. In this way, the energy losses reduced with respect to C3. An additional effect on the RES reactive power injections was observed. In C4, the RES did not to have to inject as much reactive power as in C3, as can be observed in Figure 6
, even becoming zero in some nodes, like N8. This effect was quantified in a global manner with
collected in Table 3
, where lower values for this KPI in C4 with respect to those in C3 can be appreciated. Table 4
summarises the rated power and the reactive power injections of the RES units in C3 and C4. The second and third columns indicate the rated power of the RES used in the scaled-down system and the MV system respectively. The two last columns depict the maximum reactive power injected by the VSCs interfacing the RES units during the day in cases C3 and C4. These values refer to the rated power of each device. The RES connected to N5 injected the maximum amount of reactive power, reaching 31.45% of its rated power. With the current technology, these reactive power values are easily reachable due to the combined effect of two actions: (i) the VSC coupling reactance is becoming smaller by using LCL filters, and (ii) the VSC DC voltage is continuously increasing. This extends the VSC reactive power range.
Notice that the DC link also controlled the active power transferred from subsystem 1 to subsystem 2, as shown in Figure 8
. Outside the period of high injection of RES active power (0–10 h and 13–0 h), the DC link absorbed active power from N14 and injected it into N8. This meant that part of the load from subsystem 1 was powered by subsystem 2 which is less loaded and has shorter branches, helping to reduce the total power losses of the system. Conversely, within the hours of high RES active power injection, the active power flow was inverted in the DC link: VSC1 absorbed active power from subsystem 1 and it was injected by the VSC2 into subsystem 2. In this way, part of the power generated by RES in subsystem 1 was transferred to feed the loads in subsystem 2. Therefore, this active power was not supplied by the primary substation, thus reducing the current in this system and the energy losses.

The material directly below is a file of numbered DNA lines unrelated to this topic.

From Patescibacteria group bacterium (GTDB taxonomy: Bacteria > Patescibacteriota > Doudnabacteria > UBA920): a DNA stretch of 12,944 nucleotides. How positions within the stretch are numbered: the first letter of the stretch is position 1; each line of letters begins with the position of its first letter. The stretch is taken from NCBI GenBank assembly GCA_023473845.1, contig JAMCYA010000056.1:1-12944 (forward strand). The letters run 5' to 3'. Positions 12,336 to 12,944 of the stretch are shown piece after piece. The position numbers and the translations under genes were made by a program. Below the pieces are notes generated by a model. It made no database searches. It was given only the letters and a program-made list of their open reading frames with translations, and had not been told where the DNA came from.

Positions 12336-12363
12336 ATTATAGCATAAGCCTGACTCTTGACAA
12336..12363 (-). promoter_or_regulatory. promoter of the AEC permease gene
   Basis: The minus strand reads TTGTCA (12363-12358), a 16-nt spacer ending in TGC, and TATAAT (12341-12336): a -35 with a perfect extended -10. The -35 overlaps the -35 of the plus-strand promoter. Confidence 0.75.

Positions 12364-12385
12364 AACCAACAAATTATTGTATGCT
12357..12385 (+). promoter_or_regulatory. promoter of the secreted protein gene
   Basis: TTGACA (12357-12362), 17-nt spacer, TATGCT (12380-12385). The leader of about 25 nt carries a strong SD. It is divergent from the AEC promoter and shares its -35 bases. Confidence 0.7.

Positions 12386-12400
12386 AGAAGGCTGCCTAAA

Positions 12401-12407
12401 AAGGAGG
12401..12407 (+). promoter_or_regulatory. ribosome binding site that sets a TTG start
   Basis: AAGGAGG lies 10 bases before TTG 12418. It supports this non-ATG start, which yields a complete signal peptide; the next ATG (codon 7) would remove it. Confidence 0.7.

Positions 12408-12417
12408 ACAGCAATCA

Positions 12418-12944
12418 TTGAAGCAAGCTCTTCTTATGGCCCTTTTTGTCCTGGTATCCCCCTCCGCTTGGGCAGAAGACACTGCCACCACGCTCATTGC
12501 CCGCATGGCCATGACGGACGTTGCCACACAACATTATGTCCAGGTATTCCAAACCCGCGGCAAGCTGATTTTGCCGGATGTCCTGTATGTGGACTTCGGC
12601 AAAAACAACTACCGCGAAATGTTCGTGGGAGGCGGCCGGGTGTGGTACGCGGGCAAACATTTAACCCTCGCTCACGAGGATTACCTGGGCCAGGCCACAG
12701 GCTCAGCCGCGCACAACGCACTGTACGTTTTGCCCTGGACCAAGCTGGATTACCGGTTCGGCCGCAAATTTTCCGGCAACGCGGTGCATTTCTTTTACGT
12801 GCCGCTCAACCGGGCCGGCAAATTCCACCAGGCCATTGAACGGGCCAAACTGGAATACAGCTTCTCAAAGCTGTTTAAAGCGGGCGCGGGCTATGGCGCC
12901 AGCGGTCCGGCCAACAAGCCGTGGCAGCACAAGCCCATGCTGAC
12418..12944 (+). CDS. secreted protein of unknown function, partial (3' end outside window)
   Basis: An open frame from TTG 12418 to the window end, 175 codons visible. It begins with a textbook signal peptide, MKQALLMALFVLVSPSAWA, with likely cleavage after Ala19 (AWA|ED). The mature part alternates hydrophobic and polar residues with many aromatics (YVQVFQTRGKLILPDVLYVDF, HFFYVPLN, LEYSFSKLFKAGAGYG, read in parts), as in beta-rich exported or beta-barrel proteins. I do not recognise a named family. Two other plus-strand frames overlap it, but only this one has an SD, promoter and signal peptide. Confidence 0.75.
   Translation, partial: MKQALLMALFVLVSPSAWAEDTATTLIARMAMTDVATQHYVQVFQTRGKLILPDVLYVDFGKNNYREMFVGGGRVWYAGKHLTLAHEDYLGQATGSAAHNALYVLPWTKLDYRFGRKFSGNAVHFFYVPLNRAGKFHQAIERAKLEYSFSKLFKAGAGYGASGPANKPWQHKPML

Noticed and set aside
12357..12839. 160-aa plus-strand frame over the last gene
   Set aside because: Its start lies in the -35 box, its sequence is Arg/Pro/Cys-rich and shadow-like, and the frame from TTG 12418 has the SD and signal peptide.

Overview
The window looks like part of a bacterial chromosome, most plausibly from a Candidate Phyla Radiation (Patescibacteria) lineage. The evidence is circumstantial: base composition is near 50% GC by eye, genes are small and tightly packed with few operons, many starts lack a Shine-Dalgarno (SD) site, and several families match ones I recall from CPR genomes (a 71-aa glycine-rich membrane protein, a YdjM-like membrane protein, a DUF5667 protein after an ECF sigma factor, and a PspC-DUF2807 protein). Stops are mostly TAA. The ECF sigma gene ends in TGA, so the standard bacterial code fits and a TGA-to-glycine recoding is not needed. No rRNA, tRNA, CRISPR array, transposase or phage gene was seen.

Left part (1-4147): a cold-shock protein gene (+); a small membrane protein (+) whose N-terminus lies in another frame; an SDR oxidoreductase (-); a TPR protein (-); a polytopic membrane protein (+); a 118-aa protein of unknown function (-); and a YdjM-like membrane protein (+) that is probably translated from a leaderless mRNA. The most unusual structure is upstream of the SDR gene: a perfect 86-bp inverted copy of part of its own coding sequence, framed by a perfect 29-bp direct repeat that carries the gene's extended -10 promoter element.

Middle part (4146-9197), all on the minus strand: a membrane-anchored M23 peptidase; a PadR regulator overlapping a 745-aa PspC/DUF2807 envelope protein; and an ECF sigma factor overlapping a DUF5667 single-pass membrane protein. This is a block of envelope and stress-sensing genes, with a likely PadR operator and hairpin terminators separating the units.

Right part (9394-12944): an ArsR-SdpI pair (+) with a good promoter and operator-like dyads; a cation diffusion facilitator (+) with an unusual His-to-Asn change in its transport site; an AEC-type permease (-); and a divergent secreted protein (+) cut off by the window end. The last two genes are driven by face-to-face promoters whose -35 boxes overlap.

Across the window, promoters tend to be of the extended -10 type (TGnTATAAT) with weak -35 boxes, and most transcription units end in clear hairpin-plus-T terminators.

Finally, note that the DC-link loading, , during the day was 49.4%. This means that the DC link was used at half load and there is therefore still a wide margin to take advantage of its flexibility of operation. For example, the RES penetration in subsystem 1 could increase and still be managed by the current DC link.
shows the 24-h nodal voltages at nodes N3, N6, N8, and N14 for the different test cases. These buses were selected to represent the behaviour of nodes nearby (N3) and far from (N6) the primary substation. In addition, nodes N8 and N14 were also included because they are the connection points of the DC link. The analysis of Figure 9
reveals that undervoltage situations—voltages below 0.95 pu—exclusively occurred in the base case, C1, due to the lack of control assets operating in the network. This situation led to a very high
value in C1, as shown in Table 3